The hyporheic zone and its functions: revision and research status in Neotropical regions

A zona hiporréica e as suas funções: revisão e estado da arte da pesquisa na região neotropical

R Mugnai G Messana T Di Lorenzo About the authors

Abstract

The hyporheic zone (HZ), as the connecting ecotone between surface- and groundwater, is functionally part of both fluvial and groundwater ecosystems. Its hydrological, chemical, biological and metabolic features are specific of this zone, not belonging truly neither to surface- nor to groundwater. Exchanges of water, nutrients, and organic matter occur in response to variations in discharge and bed topography and porosity. Dynamic gradients exist at all scales and vary temporally. Across all scales, the functional significance of the HZ relates to its activity and connection with the surface stream. The HZ is a relatively rich environment and almost all invertebrate groups have colonized this habitat. This fauna, so-called hyporheos, is composed of species typical from interstitial environment, and also of benthic epigean and phreatic species. The hyporheic microbiocenose consists in bacteria, archaea, protozoa and fungi. The HZ provides several ecosystem services, playing a pivotal role in mediating exchange processes, including both matter and energy, between surface and subterranean ecosystems, functioning as regulator of water flow, benthic invertebrates refuge and place of storage, source and transformation of organic matter. The hyporheic zone is one of the most threatened aquatic environments, being strongly influenced by human activities, and the least protected by legislation worldwide. Its maintenance and conservation is compelling in order to preserve the ecological interconnectivity among the three spatial dimensions of the aquatic environment. Although several researchers addressed the importance of the hyporheic zone early, and most contemporary stream ecosystem models explicitly include it, very little is known about the HZ of Neotropical regions. From a biological standpoint, hyporheos fauna in Neotropical regions are still largely underestimated. This review focuses on a brief presentation of the hyporheic zone and its functions and significance as an ecotone. We also highlighted the key aspects considering also the current status of research in Neotropical regions.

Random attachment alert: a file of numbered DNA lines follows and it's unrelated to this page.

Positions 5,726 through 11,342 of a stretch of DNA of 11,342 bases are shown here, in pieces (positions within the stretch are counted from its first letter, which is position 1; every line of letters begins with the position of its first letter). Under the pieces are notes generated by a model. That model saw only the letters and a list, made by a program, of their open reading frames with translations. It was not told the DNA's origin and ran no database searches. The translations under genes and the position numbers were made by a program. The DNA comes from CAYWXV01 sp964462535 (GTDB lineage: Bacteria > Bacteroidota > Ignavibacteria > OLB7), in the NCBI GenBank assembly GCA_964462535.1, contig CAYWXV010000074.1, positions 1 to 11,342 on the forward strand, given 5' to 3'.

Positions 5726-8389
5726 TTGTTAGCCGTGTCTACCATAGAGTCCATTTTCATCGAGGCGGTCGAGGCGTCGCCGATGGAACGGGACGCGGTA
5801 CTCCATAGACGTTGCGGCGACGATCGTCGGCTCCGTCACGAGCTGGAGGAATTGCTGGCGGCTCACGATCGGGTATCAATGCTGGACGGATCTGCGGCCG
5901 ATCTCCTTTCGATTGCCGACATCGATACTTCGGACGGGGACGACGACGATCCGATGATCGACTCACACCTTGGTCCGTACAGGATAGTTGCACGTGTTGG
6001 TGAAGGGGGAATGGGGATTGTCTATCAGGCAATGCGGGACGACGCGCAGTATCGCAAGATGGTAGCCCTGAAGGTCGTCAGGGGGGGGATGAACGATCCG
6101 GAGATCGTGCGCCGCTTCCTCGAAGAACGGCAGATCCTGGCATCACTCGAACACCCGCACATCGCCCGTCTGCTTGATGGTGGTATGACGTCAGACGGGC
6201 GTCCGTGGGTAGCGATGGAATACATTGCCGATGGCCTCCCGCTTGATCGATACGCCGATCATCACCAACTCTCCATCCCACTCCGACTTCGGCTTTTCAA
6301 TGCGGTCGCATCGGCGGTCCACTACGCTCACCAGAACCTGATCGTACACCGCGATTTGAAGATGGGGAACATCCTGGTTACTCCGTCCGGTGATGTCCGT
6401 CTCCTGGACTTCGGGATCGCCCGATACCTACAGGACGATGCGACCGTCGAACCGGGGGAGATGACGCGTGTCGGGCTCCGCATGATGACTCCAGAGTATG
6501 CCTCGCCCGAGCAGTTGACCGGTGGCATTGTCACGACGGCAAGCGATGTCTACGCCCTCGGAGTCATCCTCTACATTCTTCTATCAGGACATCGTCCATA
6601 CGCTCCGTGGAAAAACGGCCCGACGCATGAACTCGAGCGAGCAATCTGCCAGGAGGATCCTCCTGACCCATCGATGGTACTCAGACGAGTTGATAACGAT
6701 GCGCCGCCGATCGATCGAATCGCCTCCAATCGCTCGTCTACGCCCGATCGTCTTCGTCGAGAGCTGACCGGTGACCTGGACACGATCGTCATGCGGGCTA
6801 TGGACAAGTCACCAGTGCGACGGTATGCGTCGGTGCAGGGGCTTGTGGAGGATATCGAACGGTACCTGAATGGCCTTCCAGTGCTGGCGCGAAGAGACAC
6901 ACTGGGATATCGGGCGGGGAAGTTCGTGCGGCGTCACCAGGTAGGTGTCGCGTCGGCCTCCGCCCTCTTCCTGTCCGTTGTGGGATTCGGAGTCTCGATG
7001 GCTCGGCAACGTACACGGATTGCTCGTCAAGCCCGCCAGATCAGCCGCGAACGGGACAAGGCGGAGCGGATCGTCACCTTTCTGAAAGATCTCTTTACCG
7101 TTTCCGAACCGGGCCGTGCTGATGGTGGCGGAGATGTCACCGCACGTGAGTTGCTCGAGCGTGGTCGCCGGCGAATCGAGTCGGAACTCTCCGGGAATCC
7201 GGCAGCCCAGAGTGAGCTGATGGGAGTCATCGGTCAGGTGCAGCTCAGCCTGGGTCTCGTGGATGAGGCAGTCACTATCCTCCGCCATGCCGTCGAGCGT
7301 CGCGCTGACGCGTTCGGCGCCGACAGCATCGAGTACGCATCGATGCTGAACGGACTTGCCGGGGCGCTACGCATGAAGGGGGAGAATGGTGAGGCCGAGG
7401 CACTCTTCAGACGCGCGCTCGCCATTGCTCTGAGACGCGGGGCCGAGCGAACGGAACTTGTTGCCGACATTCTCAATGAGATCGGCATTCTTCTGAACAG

Keywords:
Enterobacteriaceae; groundwater; meiofauna; macroinvertebrates; water exchange

Resumo